Sergeant Albert went to St. Louis and obtained a warrant from a local judge authorizing him to take a DNA sample from Atteberry. Sergeant Albert, accompanied by Detective Tom Carroll of the St. Louis Metropolitan Police Department, went to a welding shop in St. Louis where Atteberry worked. When they met Atteberry, Sergeant Albert stated, “This is Detective Tom Carroll of the St. Louis Metropolitan Police[,] and I am Sergeant Albert.” Tr. p. 683. Atteberry agreed to leave the “loud, very dark, and very hot” welding shop and go to a police station to speak with the detectives. Tr. p. 684. At the station, Atteberry was taken to a room, and the police explained his Miranda rights to him, both verbally and in writing. Sergeant Albert read part of the Miranda waiver form to Atteberry as follows: “I've been informed by Sergeant Mark Albert, that's me, of the Metro Police Department that ․ wants to question me about ․ background information okay.” Ex. Vol. III, State's Ex. 2A, p. 254. The waiver form was produced by the St. Louis Metropolitan Police Department, and contained the heading “Metropolitan Police Department-City of St. Louis.” Ex. Vol. III, State's Ex. 1. The form had a blank line for the officer's name, followed by “of the St. Louis Metropolitan Police Department.” Id. Sergeant Albert testified that he drew a line through the words “St. Louis.”
After his Miranda rights were explained to him, Atteberry agreed to speak with the police. The police asked Atteberry about the prior rape and sex crime convictions which he had committed in Arkansas, Illinois, and Missouri. They also talked about Atteberry's use of aliases. When asked about Indiana, Atteberry admitted that he had worked at the Salvation Army in Indianapolis during the warm weather months of 1985. Atteberry also admitted that he had lived in Indianapolis with a man named “Mike” and used the alias “Jerry Darnell.” Ex. Vol. III, State's Ex. 2A, pp. 276, 278. Toward the end of the interrogation, Sergeant Albert told Atteberry that he was investigating L.L.'s murder and that he had a warrant to obtain a DNA sample from Atteberry. Shortly thereafter, Atteberry requested an attorney and stopped answering questions. Subsequent DNA testing confirmed by an overwhelming probability that the DNA collected from the semen stains in L.L.'s underwear belonged to Atteberry.
On August 3, 2007, the State charged Atteberry with murder and Class A felony rape. Prior to trial, Atteberry filed a motion to suppress his statement to the police, claiming that police deception rendered the waiver of his Miranda rights involuntary. This motion was denied. A jury trial was held on June 16, 17, and 18, 2008. Immediately before the trial began, the State moved to amend the charging information to allege that Atteberry had committed criminal deviate conduct instead of rape. Atteberry objected, and the State withdrew its motion when the trial court indicated that it was not inclined to grant the State's request. At trial, Atteberry again objected to the admission of his statement to the police, but his objection was overruled. At trial, Atteberry also argued that any testimony indicating that his DNA was contained in the CODIS database was inadmissible evidence of prior misconduct. The trial court ultimately permitted the State's DNA witness to testify that Atteberry's DNA was profile was in a DNA database at the “national level.” Tr. pp. 459-60, 466.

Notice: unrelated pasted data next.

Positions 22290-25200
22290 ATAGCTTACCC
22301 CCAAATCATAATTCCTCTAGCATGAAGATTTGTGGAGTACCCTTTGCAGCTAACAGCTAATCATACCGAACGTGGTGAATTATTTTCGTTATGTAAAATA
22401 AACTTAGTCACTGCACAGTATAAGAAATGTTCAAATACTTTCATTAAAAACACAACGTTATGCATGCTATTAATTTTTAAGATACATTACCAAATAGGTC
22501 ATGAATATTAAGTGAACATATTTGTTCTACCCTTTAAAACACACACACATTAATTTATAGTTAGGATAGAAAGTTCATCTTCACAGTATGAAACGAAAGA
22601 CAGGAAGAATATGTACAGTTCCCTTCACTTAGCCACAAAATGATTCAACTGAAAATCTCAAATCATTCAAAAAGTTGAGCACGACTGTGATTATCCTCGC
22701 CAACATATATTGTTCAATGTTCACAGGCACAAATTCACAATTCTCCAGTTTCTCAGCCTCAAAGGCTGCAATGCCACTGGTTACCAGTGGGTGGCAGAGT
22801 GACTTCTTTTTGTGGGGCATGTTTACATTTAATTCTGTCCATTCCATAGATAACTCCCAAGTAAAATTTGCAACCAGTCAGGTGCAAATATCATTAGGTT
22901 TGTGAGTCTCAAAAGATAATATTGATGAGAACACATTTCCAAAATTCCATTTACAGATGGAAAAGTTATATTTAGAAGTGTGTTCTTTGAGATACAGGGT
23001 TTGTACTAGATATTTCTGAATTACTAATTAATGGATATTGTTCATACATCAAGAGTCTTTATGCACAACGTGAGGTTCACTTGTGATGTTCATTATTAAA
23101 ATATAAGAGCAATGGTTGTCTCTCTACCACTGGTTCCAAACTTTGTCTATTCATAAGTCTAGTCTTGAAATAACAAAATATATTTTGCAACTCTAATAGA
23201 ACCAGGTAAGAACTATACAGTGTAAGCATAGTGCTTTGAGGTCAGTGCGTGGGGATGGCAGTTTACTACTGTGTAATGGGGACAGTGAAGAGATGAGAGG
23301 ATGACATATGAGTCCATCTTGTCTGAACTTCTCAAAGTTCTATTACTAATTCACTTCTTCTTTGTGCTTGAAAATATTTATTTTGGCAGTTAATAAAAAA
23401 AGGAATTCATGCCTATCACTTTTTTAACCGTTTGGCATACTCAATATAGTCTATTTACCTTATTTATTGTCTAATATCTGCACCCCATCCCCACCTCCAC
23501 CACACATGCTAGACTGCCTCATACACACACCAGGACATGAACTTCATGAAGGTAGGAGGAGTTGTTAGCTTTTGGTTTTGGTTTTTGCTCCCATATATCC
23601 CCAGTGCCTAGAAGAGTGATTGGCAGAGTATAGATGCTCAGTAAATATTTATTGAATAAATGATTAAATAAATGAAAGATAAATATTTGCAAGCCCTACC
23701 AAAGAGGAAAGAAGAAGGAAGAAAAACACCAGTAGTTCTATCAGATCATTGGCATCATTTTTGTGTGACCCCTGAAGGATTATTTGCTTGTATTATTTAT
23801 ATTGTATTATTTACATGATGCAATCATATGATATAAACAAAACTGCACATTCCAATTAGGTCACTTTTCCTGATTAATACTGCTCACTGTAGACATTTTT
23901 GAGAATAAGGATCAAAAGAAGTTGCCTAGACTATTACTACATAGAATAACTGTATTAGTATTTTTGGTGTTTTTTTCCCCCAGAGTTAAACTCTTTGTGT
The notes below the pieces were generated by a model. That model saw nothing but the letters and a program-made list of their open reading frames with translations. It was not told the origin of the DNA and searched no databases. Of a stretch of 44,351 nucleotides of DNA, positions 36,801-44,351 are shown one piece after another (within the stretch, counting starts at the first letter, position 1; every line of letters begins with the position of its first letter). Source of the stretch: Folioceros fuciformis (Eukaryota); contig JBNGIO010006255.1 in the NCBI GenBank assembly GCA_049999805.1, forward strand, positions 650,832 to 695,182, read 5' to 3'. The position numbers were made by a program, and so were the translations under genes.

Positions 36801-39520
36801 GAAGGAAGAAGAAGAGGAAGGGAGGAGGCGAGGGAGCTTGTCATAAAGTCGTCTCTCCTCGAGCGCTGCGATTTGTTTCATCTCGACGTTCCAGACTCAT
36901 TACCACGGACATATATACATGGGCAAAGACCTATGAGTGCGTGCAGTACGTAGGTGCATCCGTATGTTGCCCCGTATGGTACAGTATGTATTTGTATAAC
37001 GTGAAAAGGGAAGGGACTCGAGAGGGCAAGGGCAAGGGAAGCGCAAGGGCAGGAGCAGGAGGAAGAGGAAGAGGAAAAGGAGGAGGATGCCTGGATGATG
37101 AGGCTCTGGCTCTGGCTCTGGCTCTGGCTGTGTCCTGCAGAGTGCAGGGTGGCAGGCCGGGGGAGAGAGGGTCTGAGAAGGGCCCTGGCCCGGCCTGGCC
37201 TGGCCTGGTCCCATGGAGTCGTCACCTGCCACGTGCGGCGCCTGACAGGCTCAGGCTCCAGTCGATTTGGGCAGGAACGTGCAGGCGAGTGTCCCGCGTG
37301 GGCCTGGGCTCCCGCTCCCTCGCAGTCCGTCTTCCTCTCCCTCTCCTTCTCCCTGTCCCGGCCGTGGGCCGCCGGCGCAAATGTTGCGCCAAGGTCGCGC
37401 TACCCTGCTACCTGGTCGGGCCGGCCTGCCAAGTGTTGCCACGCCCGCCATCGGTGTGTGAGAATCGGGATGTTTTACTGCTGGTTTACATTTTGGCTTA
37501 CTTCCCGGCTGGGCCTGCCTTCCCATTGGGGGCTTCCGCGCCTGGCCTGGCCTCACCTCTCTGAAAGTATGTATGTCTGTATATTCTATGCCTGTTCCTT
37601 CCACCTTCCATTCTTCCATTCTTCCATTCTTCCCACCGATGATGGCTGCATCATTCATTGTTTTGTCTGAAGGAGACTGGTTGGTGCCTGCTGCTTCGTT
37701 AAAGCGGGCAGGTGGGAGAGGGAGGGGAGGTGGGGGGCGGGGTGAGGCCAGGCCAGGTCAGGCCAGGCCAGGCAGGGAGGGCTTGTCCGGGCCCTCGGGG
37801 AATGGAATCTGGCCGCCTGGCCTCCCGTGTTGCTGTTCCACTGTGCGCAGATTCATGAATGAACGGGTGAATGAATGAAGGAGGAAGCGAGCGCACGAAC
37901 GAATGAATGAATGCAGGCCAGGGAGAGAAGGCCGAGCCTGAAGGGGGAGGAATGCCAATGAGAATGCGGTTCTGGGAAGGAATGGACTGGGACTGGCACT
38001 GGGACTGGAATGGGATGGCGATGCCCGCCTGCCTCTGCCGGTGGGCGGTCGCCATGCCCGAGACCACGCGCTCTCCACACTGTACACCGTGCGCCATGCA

The jury found Atteberry guilty as charged, and at a sentencing hearing held on July 9, 2008, the trial court sentenced Atteberry to sixty years for his conviction for murder and to fifty years for his conviction for rape. The court ordered the sentences to be served consecutively. Atteberry now appeals.
I. Statement to Police
Atteberry claims that police deception rendered the waiver of his Miranda rights involuntary and that the trial court therefore erred in admitting his statement into evidence. When a defendant challenges the admissibility of his confession, the State must prove that the defendant's statement was voluntary. Pruitt v. State, 834 N.E.2d 90, 114 (Ind.2005).2 In evaluating a claim that a statement was not given voluntarily, the trial court is to consider the totality of the circumstances, including the crucial element of police coercion, the length of the interrogation, its location, its continuity, and the defendant's maturity, education, physical condition, and mental health. Id. at 115. On appeal, we look to the totality of the circumstances surrounding the waiver or confession, and our focus is whether the waiver or confession was free and voluntary and not induced by any violence, threats, promises, or other improper influences. Jackson v. State, 735 N.E.2d 1146, 1153 (Ind.2000).